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ADHD Drugs Safe, Experts Say

Parents of kids with attention-deficit hyperactivity disorder (ADHD) face a tough choice: whether to medicate their children or not. And this affects a lot of families. Experts say 6 to 8 percent of school-age kids have ADHD.

It's a touchy subject, and it got even thornier after recent reports linked popular ADHD drugs to increased health risks, especially risks for heart problems.

But the top experts at the American Academy of Pediatrics, as well as at other professional groups for ADHD and cardiology experts, say the drugs are safe. These experts have found that heart risks are not increased by treating ADHD any more than the risks of the same rare heart problems in children without ADHD who are not taking ADHD medications.

Medications to treat ADHD are 80 to 90 percent effective, and reports of major problems are extremely rare.

Side effects

Some common side effects from ADHD drugs include:

  • A drop in appetite

  • Sleep problems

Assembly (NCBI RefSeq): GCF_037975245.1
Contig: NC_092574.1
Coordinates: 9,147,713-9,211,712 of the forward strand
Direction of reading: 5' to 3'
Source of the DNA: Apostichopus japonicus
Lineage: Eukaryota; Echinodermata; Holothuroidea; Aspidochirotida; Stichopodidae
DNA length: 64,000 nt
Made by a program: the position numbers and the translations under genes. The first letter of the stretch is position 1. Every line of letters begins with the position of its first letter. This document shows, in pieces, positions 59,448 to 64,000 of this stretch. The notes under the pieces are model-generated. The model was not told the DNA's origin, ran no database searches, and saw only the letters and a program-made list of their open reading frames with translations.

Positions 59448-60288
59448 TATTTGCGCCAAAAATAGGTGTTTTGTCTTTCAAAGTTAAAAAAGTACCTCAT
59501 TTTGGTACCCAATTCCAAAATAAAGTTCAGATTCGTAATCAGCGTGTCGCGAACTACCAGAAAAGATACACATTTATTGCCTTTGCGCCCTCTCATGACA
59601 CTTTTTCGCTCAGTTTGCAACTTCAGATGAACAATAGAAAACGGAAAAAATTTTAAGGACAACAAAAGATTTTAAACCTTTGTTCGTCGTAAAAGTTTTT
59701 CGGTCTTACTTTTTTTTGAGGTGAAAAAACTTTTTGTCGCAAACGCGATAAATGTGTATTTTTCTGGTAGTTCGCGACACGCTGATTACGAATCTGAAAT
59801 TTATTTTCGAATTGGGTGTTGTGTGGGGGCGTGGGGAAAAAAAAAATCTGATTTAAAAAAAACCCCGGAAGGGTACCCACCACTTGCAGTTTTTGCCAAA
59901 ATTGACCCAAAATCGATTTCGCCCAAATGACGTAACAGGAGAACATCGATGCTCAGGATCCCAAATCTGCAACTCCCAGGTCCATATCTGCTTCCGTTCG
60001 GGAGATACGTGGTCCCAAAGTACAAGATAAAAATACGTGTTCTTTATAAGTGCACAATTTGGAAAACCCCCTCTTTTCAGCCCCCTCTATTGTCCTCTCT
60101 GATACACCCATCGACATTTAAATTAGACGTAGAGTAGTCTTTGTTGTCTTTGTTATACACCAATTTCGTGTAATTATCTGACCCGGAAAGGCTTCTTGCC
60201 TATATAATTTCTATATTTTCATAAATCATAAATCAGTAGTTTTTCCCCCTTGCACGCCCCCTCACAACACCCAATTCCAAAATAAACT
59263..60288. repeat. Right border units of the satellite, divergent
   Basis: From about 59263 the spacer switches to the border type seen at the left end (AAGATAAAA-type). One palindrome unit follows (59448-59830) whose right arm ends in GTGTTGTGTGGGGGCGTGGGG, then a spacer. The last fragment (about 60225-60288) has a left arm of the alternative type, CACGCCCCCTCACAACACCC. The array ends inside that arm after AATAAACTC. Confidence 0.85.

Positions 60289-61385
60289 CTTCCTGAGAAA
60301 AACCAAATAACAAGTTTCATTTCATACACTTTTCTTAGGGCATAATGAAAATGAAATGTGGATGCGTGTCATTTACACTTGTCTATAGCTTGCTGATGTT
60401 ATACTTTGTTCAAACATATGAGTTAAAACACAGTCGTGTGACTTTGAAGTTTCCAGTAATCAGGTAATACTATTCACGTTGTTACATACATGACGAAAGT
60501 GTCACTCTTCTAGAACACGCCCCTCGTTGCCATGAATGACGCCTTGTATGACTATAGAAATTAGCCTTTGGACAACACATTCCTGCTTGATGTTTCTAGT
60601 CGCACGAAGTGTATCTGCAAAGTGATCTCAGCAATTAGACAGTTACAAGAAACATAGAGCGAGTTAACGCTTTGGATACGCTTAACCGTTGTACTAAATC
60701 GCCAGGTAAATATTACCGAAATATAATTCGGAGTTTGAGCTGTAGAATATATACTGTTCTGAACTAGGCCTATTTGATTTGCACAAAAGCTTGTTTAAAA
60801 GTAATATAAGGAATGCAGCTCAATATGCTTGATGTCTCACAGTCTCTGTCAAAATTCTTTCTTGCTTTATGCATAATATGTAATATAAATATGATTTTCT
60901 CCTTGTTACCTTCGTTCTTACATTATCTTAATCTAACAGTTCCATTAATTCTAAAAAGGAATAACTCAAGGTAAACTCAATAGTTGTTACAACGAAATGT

• Trouble concentrating

It's far, far less common for a child to become out of control from the drugs, and hallucinations are reported to be quite rare.

Reports of heart trouble were widely misinterpreted. Cardiac problems from the drugs are extraordinarily rare, and those cases in which it was reported were in children who had pre-existing heart trouble. These were kids who already had underlying heart defects. Several studies, including one recently published that was supported by the FDA, showed there was no difference in the risk of rare heart problems in kids treated for ADHD and kids who did not have ADHD and were not receiving stimulant medications. 

So what's a parent to do? Have careful discussions with your child's pediatrician.

Here's what to cover:

  • Is it possible that medications might help? How likely is it?

  • If your child uses medication, what is the right dose to start with?

  • How closely should your child be monitored? How often should you see or call the pediatrician?

  • What is the role of diet, counseling, or behavioral therapy? They may offer help with or without medication.

  • How can you get teachers and other school officials to help?

What to watch for

If your child is taking an ADHD drug, watch for any sudden or severe changes: 

  • Trouble sleeping

  • Poor appetite

  • A marked worsening of behavior

  • Hallucinations

If you see these, call the doctor. Treating ADHD takes teamwork. A child's parents, teacher and doctor must be on the same page.